The bureaucracy has to get their cut too.

The Cracker Emcee Classic said...

On the other hand, if I owned an unusable vacant lot in the ghetto, come unto me. And send the checks here...

mockturtle said...

I eagerly await the first court case where the homeless guy claims squatter's rights on the backyard.

Or lawsuits resulting from the 'guests' getting injured on your property.

Nonapod said...

This should be compulsory in wealthy neighborhoods with lot's of rich progressives like Malibu, Beverly Hills, and Palos Verdes.

Dust Bunny Queen said...

@ Mockturtle.

Yeah. I saw that too.

You know what would be Earth friendly and not artificially reflect or absorb heat? DIRT streets!

Let Los Angeles go back to dirt streets to save the world from Global Warming (snicker)

Plus...to stop all the emissions from all of those cars, I also suggest they return to horse carriages and wagons. With all the dirt streets, the horse poop won't be so noticeable and could even be used as natural fertilizer.

:-D

MayBee said...

How could anyone think this is anything other than an invitation to graft and abuse?

Because the intentions are good!

Brian said...

Is it considered a rental for insurance purposes?
Can I establish rules for my tenants (no loud noises after 10, no hanging laundry, no pets).

gspencer said...

Yep, comes with a never-ending parade of strangers coming through your back yard, at all times, day & night; litter, broken glass & lots and lots of needles; bum fights; arguments & yelling galore; mental illness; weapons; drugs & alcohol. At that's only a partial list of the joys that await.

It is a win-win for everyone.

~ Gordon Pasha said...

"An Arab Fable", L.H. Sigourney, GLEANINGS, 1860

https://books.google.com/books?id=nlQxe8xckw0C&pg=PA58&redir_esc=y#v=onepage&q&f=false

People must not read the old stuff anymore.

Ignorance is Bliss said...

Brian said...

Can I establish rules for my tenants (no loud noises after 10, no hanging laundry, no pets).

Of course you can!

Can you enforce those rules? Of course not!

Mike Sylwester said...

The fundamental solution is for California to import more illegal aliens.

AJ Lynch said...

And the idiot Twitter owner hopes the rest of the country goes the way of California.

And what DBQ said at 9:20 and 9:33. God I wish DBQ was in on the meetings when someone conceived of these dumb ideas so DBQ could embarrass and blister the dumbasses.

AJ Lynch said...

How come the homeless are not a problem in wide open places like Montana or Idaho? Should the guvmint buy a 100 acres up there and build some big bunkhouses and ship the homeless there?

mccullough said...

LA lost its luster when blacks started moving out. It’s pretty much Jews and Mexicans these days.

Ann Althouse said...

“Why did you link the Bible verse?”

To make your life more difficult.

To make you ask why.

The spirit moved me.

mockturtle said...

~Gordon Pasha at 9:58: Excellent.

MayBee said...

Our Federal Government right now: "Facebook, why are you not protecting our privacy when people we don't know share information about us?"
California Government right now: "People, we are going to pay your neighbors to let untreated mentally ill people live in their backyard"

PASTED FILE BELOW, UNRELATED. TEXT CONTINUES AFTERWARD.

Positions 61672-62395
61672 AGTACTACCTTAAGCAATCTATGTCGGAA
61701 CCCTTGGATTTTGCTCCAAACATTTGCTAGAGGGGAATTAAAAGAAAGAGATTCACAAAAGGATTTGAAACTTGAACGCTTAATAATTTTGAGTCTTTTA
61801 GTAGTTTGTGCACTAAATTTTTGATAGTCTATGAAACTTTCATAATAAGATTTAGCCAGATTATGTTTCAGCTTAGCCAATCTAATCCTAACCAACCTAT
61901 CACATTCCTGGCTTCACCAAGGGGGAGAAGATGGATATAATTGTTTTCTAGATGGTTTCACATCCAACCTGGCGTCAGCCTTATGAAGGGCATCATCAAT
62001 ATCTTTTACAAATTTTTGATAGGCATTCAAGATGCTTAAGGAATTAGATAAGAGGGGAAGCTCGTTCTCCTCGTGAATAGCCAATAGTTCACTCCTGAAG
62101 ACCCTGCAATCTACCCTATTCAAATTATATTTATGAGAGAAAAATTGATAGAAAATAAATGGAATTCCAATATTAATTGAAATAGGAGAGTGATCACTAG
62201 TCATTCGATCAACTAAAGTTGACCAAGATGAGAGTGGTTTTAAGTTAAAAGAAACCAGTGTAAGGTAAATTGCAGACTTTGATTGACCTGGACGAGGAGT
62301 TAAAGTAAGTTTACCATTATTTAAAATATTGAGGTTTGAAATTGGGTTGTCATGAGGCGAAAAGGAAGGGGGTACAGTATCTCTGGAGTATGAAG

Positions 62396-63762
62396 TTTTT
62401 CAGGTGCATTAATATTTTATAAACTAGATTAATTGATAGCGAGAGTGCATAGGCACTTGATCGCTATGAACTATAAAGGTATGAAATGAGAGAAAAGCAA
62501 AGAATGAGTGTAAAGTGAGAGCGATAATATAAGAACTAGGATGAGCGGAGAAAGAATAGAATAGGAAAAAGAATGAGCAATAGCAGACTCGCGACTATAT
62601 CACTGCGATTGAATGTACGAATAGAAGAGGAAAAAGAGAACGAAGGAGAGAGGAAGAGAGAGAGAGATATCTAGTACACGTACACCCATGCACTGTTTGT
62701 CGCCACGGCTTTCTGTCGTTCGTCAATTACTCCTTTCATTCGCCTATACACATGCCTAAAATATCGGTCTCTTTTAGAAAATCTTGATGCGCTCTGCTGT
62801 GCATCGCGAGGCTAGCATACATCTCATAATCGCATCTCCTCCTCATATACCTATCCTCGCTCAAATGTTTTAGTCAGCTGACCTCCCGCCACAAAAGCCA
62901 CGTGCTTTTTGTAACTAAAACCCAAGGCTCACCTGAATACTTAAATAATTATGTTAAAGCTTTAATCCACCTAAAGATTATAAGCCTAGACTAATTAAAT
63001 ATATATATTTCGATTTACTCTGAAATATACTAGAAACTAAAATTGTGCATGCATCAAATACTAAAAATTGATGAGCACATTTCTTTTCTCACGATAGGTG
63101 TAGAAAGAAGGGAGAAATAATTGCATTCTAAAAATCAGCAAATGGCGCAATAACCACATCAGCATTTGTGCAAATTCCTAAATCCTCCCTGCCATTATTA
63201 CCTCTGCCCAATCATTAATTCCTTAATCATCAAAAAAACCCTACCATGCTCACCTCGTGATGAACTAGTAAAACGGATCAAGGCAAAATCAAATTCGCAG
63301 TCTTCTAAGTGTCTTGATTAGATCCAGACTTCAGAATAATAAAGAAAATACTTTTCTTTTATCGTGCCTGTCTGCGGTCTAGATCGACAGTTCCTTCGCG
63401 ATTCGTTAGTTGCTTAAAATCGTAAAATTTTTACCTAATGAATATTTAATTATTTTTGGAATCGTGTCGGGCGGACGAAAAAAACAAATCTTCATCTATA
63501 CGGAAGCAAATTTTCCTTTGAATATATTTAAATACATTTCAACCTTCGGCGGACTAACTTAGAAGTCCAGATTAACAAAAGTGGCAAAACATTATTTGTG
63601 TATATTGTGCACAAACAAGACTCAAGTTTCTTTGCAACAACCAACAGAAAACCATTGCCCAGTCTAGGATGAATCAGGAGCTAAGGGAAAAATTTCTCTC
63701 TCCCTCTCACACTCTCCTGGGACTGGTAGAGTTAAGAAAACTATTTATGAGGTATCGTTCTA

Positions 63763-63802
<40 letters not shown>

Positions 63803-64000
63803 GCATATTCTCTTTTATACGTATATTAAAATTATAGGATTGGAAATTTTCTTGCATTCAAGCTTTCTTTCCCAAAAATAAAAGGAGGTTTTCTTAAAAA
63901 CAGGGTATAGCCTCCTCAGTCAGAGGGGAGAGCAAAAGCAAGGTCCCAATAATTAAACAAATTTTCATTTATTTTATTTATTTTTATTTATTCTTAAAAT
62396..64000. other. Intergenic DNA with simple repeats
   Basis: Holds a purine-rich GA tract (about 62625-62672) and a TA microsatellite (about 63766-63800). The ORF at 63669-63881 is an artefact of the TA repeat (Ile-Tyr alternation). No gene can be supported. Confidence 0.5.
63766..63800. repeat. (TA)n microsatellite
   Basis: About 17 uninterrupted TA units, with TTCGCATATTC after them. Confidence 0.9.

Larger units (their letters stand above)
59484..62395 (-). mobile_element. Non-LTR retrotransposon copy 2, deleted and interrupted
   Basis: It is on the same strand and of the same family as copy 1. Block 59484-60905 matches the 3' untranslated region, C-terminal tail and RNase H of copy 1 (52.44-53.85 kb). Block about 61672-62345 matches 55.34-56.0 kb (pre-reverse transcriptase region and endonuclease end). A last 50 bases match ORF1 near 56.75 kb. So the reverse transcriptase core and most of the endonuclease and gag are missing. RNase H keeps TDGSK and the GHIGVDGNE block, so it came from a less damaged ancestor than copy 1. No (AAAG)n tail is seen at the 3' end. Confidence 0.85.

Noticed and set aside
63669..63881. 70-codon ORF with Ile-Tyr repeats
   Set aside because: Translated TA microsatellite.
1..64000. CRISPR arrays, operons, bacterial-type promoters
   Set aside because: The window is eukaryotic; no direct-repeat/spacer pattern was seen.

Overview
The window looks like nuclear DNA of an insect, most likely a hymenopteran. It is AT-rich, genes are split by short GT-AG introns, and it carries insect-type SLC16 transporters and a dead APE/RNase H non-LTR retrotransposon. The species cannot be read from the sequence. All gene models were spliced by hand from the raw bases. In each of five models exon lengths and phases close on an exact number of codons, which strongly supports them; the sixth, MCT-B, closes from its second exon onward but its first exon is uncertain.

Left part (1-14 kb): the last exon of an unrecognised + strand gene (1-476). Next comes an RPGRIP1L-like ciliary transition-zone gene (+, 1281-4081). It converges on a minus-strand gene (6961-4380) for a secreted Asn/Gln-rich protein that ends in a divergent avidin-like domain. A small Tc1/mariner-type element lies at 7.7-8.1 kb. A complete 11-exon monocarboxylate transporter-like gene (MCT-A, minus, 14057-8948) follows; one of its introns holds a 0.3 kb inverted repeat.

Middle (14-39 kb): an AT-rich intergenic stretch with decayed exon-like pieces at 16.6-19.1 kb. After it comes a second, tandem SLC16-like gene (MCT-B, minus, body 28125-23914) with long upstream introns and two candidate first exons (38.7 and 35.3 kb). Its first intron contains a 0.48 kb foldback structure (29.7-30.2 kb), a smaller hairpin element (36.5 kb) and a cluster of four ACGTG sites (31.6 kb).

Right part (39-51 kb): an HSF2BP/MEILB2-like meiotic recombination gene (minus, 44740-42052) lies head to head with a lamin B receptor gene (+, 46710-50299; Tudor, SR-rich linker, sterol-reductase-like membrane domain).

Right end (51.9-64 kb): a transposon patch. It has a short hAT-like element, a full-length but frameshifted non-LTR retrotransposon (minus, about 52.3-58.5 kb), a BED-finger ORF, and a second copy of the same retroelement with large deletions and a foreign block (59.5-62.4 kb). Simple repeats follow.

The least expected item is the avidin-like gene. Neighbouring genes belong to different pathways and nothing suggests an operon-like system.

MadisonMan said...

If you're getting $15K per year for rental, the Federal Govt is going to say "Oh look! Extra income to be taxed!!"

mccullough said...

So the hipster whites are pricing the Mexican-Americans out of the Highland Park neighborhood. And now white hipsters are building homeless huts in their backyards.

This is worse than when LA relocated all the Mexicans from the Chavez Ravine in the late 50s to build Dodger Stadium.





MayBee said...

Ann Althouse said...
“Why did you link the Bible verse?”

To make your life more difficult.

To make you ask why.

The spirit moved me.


And your life too, I'd guess. After all, I don't imagine you plan to move homeless people into your back yard.

MayBee said...

MadisonMan said...
If you're getting $15K per year for rental, the Federal Govt is going to say "Oh look! Extra income to be taxed!!"


Ha!
If LA is smart, they would offer the $15K off your property tax bill, since the high property taxes aren't going to be deductible anymore.

Kevin said...

without compromising the character of the region's single-family neighborhoods,

So multiple families in single-family neighborhoods does not change the character of the single-family neighborhood?

William said...

Which is more probable: a licensed and armed teacher shooting up the class or a backyard granny committing some kind of atrocity?......I think gene splicing might be of help here. If we can equip the homeless with large, floppy ears and big, bushy tails, many people would have less objections to having them in the backyard.

Kevin said...

We've seen this movie before:

"Beverly Hills couple Barbara and Dave Whiteman are very rich but not happy Dave is a hard working business man, his wife is only interested in yoga, aerobics and other meditation classes, and he sleeps with the house maid. Their teenage son is confused about his sexuality and their daughter is suffering from eating disorders. While they are celebrating thanksgiving having plenty of food, street tramp Jerry is hungry, homeless, sleeping rough and has lost his dog. Jerry decides to end his life by drowning himself in their swimming pool. Dave rescues him and invites him to stay for a while. How does this stranger change the life style of this family?"